If payments are “reasonably commensurate” with the expenses incurred, employees are not required to account for actual expenses incurred. To-date, the IRS has issued guidance formally approving an employer-provided Section 139 payment, which provided a uniform payment that was available to all employees regardless of length or type of service with the employer.

Potential expenses eligible for tax relief

Employer-provided payments to pay or reimburse employees for the following expenses may fall within the scope of qualified Section 139 disaster relief payments:

  • Out-of-pocket medical costs [2]
  • Child care costs for employees who must report to a workplace
  • Mortgage, rental, or other temporary housing costs
  • Grocery/meal delivery expenses
  • Commuting costs via Uber/Lyft because public transportation is not available, reliable, or presents the risk of coronavirus exposure
  • Expenses for caregivers of family members who don’t live in the same home, such as food deliveries, postage, private duty nurses, or eldercare, etc.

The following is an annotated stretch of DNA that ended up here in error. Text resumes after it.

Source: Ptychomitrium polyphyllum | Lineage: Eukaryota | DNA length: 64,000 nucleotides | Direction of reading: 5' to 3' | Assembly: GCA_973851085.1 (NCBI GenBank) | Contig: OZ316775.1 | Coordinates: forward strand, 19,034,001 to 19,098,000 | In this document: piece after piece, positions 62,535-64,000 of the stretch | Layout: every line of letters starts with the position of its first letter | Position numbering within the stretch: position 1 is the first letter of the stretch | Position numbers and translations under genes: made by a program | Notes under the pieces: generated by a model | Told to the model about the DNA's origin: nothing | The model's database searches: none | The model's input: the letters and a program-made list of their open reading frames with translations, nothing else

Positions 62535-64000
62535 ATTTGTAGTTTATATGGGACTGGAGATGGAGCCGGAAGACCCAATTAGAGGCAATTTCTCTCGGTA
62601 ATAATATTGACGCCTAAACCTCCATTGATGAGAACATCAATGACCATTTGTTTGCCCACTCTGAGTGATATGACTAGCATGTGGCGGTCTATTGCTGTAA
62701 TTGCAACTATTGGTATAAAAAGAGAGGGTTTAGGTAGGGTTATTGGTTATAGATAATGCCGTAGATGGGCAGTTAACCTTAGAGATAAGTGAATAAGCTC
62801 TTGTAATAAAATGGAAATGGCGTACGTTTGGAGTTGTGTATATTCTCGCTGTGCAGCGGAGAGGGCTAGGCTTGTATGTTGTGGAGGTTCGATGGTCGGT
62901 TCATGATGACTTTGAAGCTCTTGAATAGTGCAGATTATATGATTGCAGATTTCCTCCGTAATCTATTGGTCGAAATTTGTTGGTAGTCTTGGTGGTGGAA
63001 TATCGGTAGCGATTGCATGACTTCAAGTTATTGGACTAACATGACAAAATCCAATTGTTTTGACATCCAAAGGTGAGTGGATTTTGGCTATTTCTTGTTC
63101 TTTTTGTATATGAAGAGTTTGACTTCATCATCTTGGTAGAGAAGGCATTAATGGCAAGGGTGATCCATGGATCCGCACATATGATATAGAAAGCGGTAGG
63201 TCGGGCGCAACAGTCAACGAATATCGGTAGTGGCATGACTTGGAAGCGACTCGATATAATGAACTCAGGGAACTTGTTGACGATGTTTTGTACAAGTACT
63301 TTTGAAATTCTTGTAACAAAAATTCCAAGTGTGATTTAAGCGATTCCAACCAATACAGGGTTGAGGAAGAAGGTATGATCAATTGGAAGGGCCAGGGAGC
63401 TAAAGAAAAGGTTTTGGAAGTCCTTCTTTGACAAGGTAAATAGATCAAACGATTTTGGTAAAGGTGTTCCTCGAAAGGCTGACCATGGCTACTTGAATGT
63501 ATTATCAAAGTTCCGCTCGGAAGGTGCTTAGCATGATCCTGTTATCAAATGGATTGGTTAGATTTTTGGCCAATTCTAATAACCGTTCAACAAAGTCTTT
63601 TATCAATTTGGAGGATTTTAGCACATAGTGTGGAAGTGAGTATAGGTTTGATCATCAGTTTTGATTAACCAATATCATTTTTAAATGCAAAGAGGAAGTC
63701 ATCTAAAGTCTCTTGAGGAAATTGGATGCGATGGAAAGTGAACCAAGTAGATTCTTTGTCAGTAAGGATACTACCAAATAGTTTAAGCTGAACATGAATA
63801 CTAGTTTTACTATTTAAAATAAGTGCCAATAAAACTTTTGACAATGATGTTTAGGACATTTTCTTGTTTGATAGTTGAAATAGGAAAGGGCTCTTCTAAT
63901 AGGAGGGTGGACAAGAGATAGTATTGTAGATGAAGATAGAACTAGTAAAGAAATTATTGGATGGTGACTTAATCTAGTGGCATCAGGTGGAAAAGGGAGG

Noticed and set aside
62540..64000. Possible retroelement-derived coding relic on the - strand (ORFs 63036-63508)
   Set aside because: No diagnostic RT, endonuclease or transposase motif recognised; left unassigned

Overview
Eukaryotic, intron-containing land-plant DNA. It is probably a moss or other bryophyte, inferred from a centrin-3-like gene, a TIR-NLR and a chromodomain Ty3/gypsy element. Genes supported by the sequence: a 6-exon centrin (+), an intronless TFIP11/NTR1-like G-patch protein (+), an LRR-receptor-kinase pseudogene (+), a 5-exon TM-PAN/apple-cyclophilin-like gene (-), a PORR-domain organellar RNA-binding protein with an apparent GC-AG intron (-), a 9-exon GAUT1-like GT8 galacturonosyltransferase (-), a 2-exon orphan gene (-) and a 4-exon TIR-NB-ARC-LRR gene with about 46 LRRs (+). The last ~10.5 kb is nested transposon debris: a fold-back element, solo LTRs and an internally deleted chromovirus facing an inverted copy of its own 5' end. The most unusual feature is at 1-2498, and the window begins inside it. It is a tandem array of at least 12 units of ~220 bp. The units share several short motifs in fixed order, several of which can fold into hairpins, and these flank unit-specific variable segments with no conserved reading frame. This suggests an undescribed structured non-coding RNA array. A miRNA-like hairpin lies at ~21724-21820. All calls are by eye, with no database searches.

• Laptops, hot spots, internet access, or cellular devices for remote learning and employment needs of all family members
  • Rental cars and parking expenses

In order to protect employees who are the recipients of these payments, we strongly recommend that employers adopt a disaster relief plan customized to the needs of their workforce and business, and document that the actual payments comply with their own plan. The plan benefits should be designed to be responsive to the “reasonable and necessary expenses” employees are likely to incur. The relief payment amounts should not be proportionate to salary levels, longevity of employment, or other factors that might indicate an intent to subsidize lost wages.

Employers considering adopting a disaster relief plan should consult with counsel before implementing such arrangements in order to avoid adverse tax consequences for the employer and employees.


  1. Letter from President Donald J. Trump on Emergency Determination Under the Stafford Act.” March 13, 2020. [Back to reference]
  2. Although disaster relief payments may subsidize the cost of medical expenses that would otherwise be deductible for employees who itemize their tax deductions, Section 139 prevents taking an itemized deduction for those amounts. This will not affect employees who claim the standard deduction. [Back to reference]

The foregoing has been prepared for the general information of clients and friends of the firm. It is not meant to provide legal advice with respect to any specific matter and should not be acted upon without professional counsel. If you have any questions or require any further information regarding these or other related matters, please contact your regular Nixon Peabody LLP representative. This material may be considered advertising under certain rules of professional conduct.